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First-generation farmer finds niche for growing popcorn in Princeton, KS

Farmer Bob.jpg
Posted at 4:53 PM, Sep 04, 2019
and last updated 2019-09-04 20:10:40-04

PRINCETON, Kan. — At a time when many Midwest farmers are trying to keep their livelihoods afloat, one new farmer is using an international partnership to find a niche for growing popcorn in Kansas.

Now that business, Princeton Popcorn, is going international.

Bob Ralph, known as Farmer Bob, is a first-generation farmer. He had no experience at all with growing popcorn until just recently. He took a chance and planted 130 acres on land in Princeton, Kansas, just south of Ottawa.

"We're expecting a good harvest even despite the large rains we had in the spring," Ralph said. "It's been a difficult year, and this is my first year having a commercial crop."

He planted 30,000 plants per acre. He harvests it, pops it, flavors it and then packages it.

The popcorn will soon be sold in 90 grocery stores in the metro, but it was his surprise partnership with two German entrepreneurs that created a market for his product.

Colin Germesin and Max Meynigmann were in Kansas for the first time to see the crops. It gave them a chance to see the plants before Farmer Bob harvests 200 tons of popcorn and ships it to them to sell in their chain of movie theaters in West Germany, near Cologne.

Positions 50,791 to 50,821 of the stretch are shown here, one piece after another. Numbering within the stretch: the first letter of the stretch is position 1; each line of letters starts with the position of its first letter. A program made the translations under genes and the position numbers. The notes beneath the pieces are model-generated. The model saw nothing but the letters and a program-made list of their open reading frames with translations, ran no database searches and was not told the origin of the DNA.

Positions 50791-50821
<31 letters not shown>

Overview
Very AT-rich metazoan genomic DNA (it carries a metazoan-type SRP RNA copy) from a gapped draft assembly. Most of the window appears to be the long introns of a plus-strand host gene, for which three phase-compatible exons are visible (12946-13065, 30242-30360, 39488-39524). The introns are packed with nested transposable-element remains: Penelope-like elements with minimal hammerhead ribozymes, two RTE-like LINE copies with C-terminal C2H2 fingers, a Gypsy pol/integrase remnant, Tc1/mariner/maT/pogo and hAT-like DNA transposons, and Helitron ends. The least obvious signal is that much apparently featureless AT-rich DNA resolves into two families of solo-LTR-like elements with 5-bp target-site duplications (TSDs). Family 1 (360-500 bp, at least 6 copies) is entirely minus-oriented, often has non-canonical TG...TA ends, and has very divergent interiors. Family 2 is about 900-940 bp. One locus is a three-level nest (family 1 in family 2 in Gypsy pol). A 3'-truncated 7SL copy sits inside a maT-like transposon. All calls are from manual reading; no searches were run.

"In the whole of Germany, we sell about 4,400 tons of popcorn for cinemas, so I think we can get into this market with a good market share," Germesin said.

The two run Loe Studios in Marl, Germany. They are up-and-coming entrepreneurs, so they say the connection with Farmer Bob was an easy one.

"It's easier for me to stand for quality and stand for my product when I know the guy who went over the fields and planted it," Meynigmann said.

Farmer Bob says he didn't anticipate how hard it would be to find a market for his crops, and he definitely didn't realize how backbreaking the physical work would be.

He's just grateful he's not going through what a lot of commodity farmers are with trade wars and lower corn prices.

"I think if you knew how much effort your farmer put into your food you would want to pay more for your food, really," Ralph said. "They don't earn enough money. It's a lot struggle. They have good years and bad years."

Meynigmann and Germesin say their consumers are interested in knowing where the food they're eating comes from.

"Makes me feel proud," Farmer Bob said. "I think that's pretty unique for a farmer to know exactly where his food is going."